What happens to a billion dollar weather satellite once it is no longer needed?
Weather satellites provide more than a pretty animated backdrop behind the forecaster during a weather broadcast.
These complex, multi-billion dollar machines are over-engineered to overcome many obstacles once in orbit. Because once they’re in orbit 23,000 miles away, there’s no way to fix them or upgrade them.
A short story
The GOES (Geostationary Operational Environmental Satellites) series of meteorological satellites was first launched in 1974 with GOES-1.
In addition to cloud images, they provide essential information for computer weather models that help predict weather around the world. These variables include snow cover, water vapor, sunspot activity, and even wind data aloft to help hurricane forecast.
In fact, it was the GOES 13 satellite that provided us with images of Super Hurricane Sandy in 2012.
Weather satellites have an average useful life of 10 years. Technology improves so much over a 10-year period that new technologies can make the next generation of weather satellites much more powerful.
For example, the GOES-13 weather satellite launched in May 2006 featured “Y2K” technology. Do you remember the capabilities of a mobile phone in the year 2000 (other than making calls)? He didn’t do much by today’s standards.
Newer weather satellites have such high resolution that they can clearly see the eye of pinhole hurricanes.
Every year when a new flagship phone is launched, many choose to trade in their old device, which is then repurposed or sold as refurbished. The same can be done with billion dollar technology orbiting the planet.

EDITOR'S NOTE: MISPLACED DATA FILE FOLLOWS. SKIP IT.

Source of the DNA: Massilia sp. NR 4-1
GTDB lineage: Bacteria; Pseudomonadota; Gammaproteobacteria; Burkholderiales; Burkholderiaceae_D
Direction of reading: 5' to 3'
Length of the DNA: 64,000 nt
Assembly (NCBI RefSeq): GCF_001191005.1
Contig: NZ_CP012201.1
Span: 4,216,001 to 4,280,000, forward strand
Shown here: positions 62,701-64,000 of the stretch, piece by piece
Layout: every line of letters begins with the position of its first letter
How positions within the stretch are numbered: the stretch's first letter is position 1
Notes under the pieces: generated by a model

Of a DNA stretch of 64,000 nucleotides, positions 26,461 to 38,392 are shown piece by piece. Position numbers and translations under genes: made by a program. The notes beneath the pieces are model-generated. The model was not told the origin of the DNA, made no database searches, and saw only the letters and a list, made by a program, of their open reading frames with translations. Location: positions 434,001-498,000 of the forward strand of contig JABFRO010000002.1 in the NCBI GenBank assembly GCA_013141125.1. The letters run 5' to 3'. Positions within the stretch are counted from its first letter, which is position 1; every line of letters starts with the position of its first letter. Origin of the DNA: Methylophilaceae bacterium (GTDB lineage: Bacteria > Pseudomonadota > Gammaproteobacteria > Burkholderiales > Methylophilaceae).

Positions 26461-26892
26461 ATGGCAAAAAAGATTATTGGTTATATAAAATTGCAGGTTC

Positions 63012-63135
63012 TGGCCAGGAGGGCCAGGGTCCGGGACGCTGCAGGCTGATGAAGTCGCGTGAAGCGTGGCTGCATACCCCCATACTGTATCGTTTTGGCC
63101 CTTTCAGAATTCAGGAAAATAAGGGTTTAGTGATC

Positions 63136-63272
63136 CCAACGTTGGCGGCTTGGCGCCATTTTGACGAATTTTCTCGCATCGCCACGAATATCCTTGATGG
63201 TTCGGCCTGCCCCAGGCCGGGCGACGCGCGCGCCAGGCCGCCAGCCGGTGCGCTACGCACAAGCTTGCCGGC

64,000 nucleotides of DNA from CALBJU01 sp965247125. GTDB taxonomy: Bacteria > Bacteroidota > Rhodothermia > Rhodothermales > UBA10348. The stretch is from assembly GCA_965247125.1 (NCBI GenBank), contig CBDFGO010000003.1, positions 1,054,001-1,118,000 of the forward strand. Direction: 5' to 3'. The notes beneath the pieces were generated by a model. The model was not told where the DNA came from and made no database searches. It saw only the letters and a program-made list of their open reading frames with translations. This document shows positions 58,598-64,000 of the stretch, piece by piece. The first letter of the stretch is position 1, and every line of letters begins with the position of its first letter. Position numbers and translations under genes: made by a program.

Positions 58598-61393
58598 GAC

Now that the new weather satellites have replaced GOES-13, what about the old satellite? GOES-13 mostly works, but is no longer needed in the eastern United States, where it served dutifully for eight years in active mode (2010-2017).
Because weather satellites only see the hemisphere they are on (see box), these satellites must be moved around the planet to get a better view of clouds in new areas.
While Europe and Asia have weather satellites similar to the latest GOES fleet that provide coverage over their respective parts of the globe, only one satellite exists focused on the Middle East, and it is due to expire soon.
This is where the military comes in. The US Air Force is responsible for providing accurate weather forecasts for operations in the Middle East.
In addition to classified weather satellites, the military uses Europe’s Meteosat-8, which is expected to run out of fuel later this year. GOES-13 was built with an additional five years of fuel, extending its life to at least 2025, or beyond.
Because the east coast satellite cannot see the weather over Afghanistan, it had to be moved. Thus, “the little satellite that could”, propelled itself on a seven-month journey from the skies of New York to the skies of New Delhi, a distance of almost 40,000 miles along the arc.
During this movement, its cruising speed was seven miles per hour. Since geostationary satellites always sit above the equator, its new address will be above the Indian Ocean.
GOES-13 is not the shiny new satellite you expect to see from the US military. The satellite actually has irreparably broken parts, making it partially functional.
Can’t the US military launch its own weather satellite to forecast other parts of the planet, rather than relying on a somewhat outdated weather satellite with 20-year-old technology on board?
Of course, but the process of commissioning a new satellite takes many years. For example, the contract to build and launch the current GOES-13 satellite was put out to tender in the late 1990s! It’s so much faster and more cost effective to reuse what’s already in space.
In addition to a new address, the satellite has also been given a new name: the Electro-Optical-Geostationary Infrared Weather System, or EWS-G1. It will provide weather information to the Space Force division of the US Air Force.